There is a moment for a lot of us. For some it passes with but a whisper. For others it thunders through them like a herd of zebra on the Serengeti Plain. For others still, it is somewhere in the middle; A sort of delicate mix between the serenity of an African sunset and the explosion of color and noise that typifies a downtown market in any African city.
It is that moment when the world goes from being an abstract place that you visit from time to time and becomes a tangible place. Like that picture on the wall that always looked like it was missing something and then one day you recognize that the missing piece was you. Like that moment of déjà vu where you are convinced that you have been in a place before and all that is missing is that one person to walk into the room to complete your mental image.
My “moment” came as a lot of my epiphanies come, with all the forewarning of that visitor who always shows up as your family sits down for dinner and with all the subtlety of Lady Gaga costume.
The setting was the Namboole national football stadium where Uganda was set to play Nigeria during the qualifiers for the 2010 World Cup. The streets were lined with people and flags. The radio stations and newspapers were filled with predictions about who would start and what tactics the then head coach Lazlo Czaba would have to employ in order to get a crucial result against the Super Eagles.
In essence, Uganda has fallen head over heels in love with her national football side again and Namboole would be the venue for the wedding vows.
Eager not to be left out of the potential blockbuster of a reception, I made my way down to the stadium. This was to be the first time that I watched Uganda play live and the buildup that the game got in the national press only served to further whet my appetite for the upcoming spectacle.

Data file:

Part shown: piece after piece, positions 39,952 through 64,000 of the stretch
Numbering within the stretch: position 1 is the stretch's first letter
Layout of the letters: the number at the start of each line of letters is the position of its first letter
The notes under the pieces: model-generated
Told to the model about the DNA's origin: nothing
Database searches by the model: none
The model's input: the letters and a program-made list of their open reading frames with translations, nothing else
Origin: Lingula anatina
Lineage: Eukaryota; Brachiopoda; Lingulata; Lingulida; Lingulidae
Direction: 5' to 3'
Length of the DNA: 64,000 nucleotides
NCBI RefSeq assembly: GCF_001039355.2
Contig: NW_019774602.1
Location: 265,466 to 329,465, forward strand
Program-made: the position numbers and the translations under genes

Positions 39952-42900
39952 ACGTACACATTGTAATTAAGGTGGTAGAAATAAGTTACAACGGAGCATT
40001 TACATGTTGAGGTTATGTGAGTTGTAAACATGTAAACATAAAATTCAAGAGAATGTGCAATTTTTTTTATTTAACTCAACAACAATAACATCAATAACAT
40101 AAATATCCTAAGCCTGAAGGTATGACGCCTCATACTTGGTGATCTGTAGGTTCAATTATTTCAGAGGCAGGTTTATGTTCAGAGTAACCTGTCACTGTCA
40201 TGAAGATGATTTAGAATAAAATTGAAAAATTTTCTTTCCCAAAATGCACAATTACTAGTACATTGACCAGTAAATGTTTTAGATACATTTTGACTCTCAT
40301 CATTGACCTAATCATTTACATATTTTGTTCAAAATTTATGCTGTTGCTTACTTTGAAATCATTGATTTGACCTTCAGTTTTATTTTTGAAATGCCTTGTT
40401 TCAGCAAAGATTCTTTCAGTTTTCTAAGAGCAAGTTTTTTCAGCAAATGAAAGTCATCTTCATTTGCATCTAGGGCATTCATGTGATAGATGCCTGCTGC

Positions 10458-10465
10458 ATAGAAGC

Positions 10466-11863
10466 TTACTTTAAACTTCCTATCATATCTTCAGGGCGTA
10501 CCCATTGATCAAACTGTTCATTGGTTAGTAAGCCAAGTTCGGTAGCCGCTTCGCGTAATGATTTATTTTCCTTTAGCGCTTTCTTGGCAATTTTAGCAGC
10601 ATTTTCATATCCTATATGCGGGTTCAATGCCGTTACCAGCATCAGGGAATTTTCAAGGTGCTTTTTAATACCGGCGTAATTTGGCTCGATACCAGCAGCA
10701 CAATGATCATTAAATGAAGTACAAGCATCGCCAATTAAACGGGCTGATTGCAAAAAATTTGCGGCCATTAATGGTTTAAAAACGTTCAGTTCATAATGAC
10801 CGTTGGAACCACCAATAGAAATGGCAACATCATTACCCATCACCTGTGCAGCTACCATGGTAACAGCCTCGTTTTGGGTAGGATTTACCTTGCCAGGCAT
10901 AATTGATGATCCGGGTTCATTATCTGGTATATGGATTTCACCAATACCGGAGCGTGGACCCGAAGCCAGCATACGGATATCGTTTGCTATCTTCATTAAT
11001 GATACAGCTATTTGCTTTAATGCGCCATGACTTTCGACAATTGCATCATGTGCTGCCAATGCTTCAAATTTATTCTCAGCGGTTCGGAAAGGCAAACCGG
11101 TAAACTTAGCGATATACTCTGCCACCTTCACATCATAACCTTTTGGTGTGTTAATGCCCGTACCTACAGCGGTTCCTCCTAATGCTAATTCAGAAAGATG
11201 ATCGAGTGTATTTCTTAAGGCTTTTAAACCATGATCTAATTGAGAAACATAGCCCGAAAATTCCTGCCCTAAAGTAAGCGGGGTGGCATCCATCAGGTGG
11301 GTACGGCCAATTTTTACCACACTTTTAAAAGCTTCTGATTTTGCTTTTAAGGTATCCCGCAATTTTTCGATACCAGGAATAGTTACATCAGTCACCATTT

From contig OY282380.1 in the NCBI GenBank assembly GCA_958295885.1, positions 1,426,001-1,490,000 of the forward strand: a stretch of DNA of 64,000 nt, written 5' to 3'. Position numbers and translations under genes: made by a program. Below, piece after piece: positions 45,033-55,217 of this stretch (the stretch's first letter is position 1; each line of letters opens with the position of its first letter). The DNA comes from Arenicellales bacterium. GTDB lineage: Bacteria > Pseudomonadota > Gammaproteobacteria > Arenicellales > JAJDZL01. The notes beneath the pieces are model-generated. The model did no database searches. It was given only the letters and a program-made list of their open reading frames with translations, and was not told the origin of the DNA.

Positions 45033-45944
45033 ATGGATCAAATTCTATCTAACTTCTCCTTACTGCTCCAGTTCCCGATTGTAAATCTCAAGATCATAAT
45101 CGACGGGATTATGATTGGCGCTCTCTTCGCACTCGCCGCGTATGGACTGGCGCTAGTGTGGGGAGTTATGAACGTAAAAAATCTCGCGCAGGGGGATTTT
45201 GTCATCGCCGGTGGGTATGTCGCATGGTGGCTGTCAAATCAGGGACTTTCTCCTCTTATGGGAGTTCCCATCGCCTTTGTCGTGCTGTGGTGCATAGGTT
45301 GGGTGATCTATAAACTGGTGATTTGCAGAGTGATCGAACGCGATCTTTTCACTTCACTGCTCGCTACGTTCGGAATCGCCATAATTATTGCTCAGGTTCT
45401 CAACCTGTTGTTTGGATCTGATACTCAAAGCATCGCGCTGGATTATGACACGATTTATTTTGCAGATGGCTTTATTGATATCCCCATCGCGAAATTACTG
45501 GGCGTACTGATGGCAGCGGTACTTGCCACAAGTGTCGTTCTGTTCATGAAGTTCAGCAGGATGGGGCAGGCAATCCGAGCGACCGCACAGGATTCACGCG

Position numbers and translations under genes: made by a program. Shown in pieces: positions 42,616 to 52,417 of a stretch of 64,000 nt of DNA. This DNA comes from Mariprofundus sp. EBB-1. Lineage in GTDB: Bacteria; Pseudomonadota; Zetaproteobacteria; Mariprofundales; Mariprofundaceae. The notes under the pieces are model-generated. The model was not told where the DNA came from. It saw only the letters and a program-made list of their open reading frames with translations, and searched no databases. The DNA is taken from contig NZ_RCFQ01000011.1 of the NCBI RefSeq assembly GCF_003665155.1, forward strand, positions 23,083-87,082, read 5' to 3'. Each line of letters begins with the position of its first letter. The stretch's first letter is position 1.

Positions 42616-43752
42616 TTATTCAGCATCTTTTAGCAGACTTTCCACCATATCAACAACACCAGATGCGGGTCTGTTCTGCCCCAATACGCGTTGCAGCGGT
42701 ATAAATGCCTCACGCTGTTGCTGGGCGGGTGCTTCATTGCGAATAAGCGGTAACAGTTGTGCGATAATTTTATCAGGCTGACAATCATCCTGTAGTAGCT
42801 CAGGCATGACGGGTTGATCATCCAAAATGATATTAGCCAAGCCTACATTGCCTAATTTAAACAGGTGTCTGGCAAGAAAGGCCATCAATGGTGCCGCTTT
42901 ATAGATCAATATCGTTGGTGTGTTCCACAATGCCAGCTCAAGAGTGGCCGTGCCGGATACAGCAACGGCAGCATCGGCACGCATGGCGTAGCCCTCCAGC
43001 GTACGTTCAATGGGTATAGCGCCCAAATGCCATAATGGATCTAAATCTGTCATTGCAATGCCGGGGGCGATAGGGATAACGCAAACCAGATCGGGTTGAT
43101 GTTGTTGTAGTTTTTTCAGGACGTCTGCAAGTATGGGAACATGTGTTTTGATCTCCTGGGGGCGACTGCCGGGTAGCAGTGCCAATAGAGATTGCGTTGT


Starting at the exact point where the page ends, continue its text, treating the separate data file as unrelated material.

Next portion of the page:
Arriving at the stadium, I made my way in: past the masses of people that were trying desperately to con their way in with tickets that their “cousin” had procured for them.
Wandering about the stadium with my cousin, I was struck at how many people from all walks of Ugandan society were represented in the crowd. There were Muslims, Christians, rich, poor, famous, non-descript, sober, drunk, white, black, Indian and somewhere in between, all rubbing shoulders as they dashed about looking for the best angle to watch the game.
I put this down to the power of football to create a spectacle that draws people in and didn’t think much of it beyond that.
We finally found our section and made our way up the stairs. Now, for those unfamiliar with the layout of the stadium it would be worthwhile to note that one cannot see the pitch or the stands without first ascending a flight of stairs. The stadium is shaped like a bowl with the walkways running in concentric rings beneath the seating area.
So while I could hear the people above me chanting, I couldn’t actually see anything until we ascended the steps to the main level.
And on that last step is where it hit me.
Looking out over the stadium packed close to capacity with 40,000 people, I understood. This feeling that I could never explain to people satisfactorily finally coalesced in my minds eye. I had my Orijin moment.
In that unruly mob of people, that kaleidoscope of color, that heaving mass of humanity, that cacophony of noise; I saw reflected back to me an idea that I had hitherto only paid lip service to.
Like the words to that song you declared was “your” song with a significant other are not just words. They carry with them a meaning of a time and place that might hold no relation to the actual lyrics themselves.
Prior to that moment on the steps of Namboole, Ugandan was like the lyrics of a song that I had heard but never really paid any attention to. A lot like how one can say they have a liver without thinking too much about it unless the doctor has cause to examine it; That important unacknowledged part of you.
On the steps of Namboole that day, I had my Orijin moment. Being Ugandan went from being a concept in my head to a living breathing feeling that I could touch and see.
It was like a jumble of puzzle pieces that suddenly became a complete picture.
I was home.
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